Research; Frankenstein – Mary Shelley


‘Frankenstein’ is a book that I have been meaning to rad for a fair few years now. It was only recently, when spurned to read it on by my partner Sarah, as well as Andre during a tutorial just two weeks  ago, that I finally continued my reading of the book, and have been filled with a wealth of inspiration and information on the nature of ‘Re-animation’, as well as notions of the ‘Sublime’, and a renewed outlook on Alchemical processes. I am a sucker for a tragic tale, and this novel has provided me with one of great despondence and misery. Dr. Frankenstein, in the pursuit of an unknown and diabolical truth, creates life from the corpses and remains of animals and human beings; creating a creature that has technically ‘risen from the dead’. He is inspired to create this ‘spark’ of life after witnessing a tree be obliterated by a lightning bolt, and becomes somewhat of a modern Prometheus; taking the knowledge of a God – the secret of life, and instilling his creation with it. After the monster is ‘born’, it terrifies it’s creator with it’s horrific appearance, stealing away to the wilderness, where it learns of human nature, language, emotion, and all that is it to be human through experience, and the careful surveillance of a small family in poverty. As it comes to learn what it is to have consciousness; it learns how to hate, and to feel loneliness, and realises that it is alone in the world; and always shall be.

There are a lot of parallels to the tales of Lucifer’s fall from grace, as well as the tale of Prometheus. The Monster is cast out from under his creator’s whim, because he is deemed unfit to be in his presence; as well as Frankenstein falling from society and grace due to his fear and loathing over what he has created torturing his psyche; which eventually drives him to the brink of insanity. Through this, The monster destroys everything that Frankenstein loves, in order to imbue him with the same lack of societal ties; as the monster is alone, then Frankenstein must be too; and yet, they are tied through their relationship – they will never truly be alone, as they are tormented by one another. There is also a theme of ‘lost innocence’, in the sense that the monster loses his innocence through his expulsion from mankind, as well as Frankenstein; upon creating the monster as a means of highlighting the true power of humanity, and the prospect of immortality; and therefore transcendence, realises that he has created nothing more than a being that reflects humanity’s own inherent flaws. The monster is a reflection of the creator, as God made us ‘in his own image’. They both descend into the bowels of their own vengeance filled minds; and they both are tied through the delicate bond of Creator, and the Created.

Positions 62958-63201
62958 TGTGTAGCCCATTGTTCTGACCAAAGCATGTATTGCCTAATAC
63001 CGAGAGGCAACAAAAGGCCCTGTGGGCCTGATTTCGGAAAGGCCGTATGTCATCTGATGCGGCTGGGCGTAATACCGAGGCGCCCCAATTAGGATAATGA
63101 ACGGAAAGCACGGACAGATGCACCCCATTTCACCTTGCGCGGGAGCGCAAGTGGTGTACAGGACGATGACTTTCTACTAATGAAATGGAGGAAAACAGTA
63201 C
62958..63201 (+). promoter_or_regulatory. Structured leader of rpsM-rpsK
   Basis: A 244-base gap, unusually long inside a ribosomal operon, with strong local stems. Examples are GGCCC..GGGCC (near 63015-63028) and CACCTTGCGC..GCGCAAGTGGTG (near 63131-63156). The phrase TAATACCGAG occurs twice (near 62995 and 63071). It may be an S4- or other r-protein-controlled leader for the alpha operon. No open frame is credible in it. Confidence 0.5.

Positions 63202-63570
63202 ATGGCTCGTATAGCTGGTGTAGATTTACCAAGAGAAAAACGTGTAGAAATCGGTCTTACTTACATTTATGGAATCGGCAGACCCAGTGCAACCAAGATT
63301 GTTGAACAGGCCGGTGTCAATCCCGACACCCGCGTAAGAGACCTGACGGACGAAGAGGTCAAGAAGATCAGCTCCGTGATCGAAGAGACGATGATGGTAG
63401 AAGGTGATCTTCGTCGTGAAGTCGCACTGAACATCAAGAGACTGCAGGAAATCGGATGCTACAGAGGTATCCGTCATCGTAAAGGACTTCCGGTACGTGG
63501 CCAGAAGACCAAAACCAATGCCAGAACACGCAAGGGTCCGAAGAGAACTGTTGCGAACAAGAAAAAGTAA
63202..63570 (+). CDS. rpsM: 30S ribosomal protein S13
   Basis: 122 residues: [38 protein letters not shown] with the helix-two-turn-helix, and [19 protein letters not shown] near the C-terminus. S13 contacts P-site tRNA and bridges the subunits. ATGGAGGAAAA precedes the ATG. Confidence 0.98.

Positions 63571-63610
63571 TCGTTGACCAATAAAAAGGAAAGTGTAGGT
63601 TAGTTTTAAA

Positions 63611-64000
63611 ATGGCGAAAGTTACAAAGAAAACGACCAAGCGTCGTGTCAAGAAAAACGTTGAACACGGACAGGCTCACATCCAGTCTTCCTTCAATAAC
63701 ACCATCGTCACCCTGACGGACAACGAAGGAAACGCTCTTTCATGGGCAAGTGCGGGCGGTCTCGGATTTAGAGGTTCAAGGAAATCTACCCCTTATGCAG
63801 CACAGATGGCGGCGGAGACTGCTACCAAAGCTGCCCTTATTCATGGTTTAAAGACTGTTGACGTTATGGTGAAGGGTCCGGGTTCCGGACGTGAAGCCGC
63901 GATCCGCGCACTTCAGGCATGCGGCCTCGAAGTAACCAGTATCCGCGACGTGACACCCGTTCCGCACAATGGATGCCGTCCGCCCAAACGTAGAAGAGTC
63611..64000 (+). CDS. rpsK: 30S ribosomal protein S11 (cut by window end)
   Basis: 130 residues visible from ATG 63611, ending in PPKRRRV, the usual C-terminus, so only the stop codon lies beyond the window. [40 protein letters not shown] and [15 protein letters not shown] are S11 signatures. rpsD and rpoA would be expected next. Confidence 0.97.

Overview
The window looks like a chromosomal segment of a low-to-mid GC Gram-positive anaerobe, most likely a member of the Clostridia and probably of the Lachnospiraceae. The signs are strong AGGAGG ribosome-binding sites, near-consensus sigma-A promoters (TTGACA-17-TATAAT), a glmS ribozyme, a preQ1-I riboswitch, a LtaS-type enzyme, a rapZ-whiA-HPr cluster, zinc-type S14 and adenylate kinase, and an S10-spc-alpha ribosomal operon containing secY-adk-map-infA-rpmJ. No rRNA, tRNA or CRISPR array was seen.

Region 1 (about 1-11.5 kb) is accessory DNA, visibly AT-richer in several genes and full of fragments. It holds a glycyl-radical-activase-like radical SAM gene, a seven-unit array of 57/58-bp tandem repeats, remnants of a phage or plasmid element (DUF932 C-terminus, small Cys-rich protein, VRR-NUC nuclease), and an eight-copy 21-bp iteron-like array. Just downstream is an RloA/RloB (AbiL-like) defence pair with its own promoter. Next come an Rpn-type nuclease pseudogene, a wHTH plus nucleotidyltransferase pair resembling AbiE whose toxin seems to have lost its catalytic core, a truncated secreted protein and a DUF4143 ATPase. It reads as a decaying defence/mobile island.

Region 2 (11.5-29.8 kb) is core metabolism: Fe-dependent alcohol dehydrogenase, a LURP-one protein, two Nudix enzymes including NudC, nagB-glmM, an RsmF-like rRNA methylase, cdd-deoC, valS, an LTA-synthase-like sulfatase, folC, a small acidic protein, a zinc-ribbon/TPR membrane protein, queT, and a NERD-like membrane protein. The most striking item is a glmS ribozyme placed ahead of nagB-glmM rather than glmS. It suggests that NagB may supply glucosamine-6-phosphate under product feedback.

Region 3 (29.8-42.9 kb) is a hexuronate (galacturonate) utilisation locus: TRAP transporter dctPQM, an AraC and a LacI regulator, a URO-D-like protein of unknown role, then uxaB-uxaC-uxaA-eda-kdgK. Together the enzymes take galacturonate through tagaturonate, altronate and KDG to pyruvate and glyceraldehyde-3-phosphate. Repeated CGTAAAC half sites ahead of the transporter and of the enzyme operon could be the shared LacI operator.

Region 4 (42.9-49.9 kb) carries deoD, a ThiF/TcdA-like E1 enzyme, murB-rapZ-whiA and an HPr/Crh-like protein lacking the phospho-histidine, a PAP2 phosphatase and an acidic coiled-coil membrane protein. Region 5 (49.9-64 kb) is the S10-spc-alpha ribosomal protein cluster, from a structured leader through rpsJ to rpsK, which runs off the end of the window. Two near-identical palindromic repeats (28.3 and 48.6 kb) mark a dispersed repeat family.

‘Prometheus Carrying Fire’ – Jan Cossiers 

(image taken from;

There are also two recurring symbols within the novel; Fire & Light. Intrinsically linked; one provides enlightenment and knowledge, whereas the other wreaks destruction. Victor attempts to give the gift of the secret of life to humanity (light), but ends up suffering grave punishment as a result: the monster he creates destroys his family and his life. Fire appears throughout the novel as a dangerous force used for sustenance – as when the monster discovers fire, and punishment – when the monster describes demons suffering in the lake of fire in hell. This idea of destruction, but also of knowledge, is found throughout many of the prominent images of the book; often times, the monster appears to Frankenstein when illuminated by the light of the moon, as well as the tree being engulfed in light and flame; showcasing the danger that forbidden knowledge holds, and the power of Nature, which Victor attempts to transmute and harness (with disastrous results).

These notions of Re-animation, of the role of the creator being passed down to ourselves, as the danger and delight of forbidden knowledge, of alchemical magic, and of the failings of Man are all fascinating concepts, and will surely influence my work.


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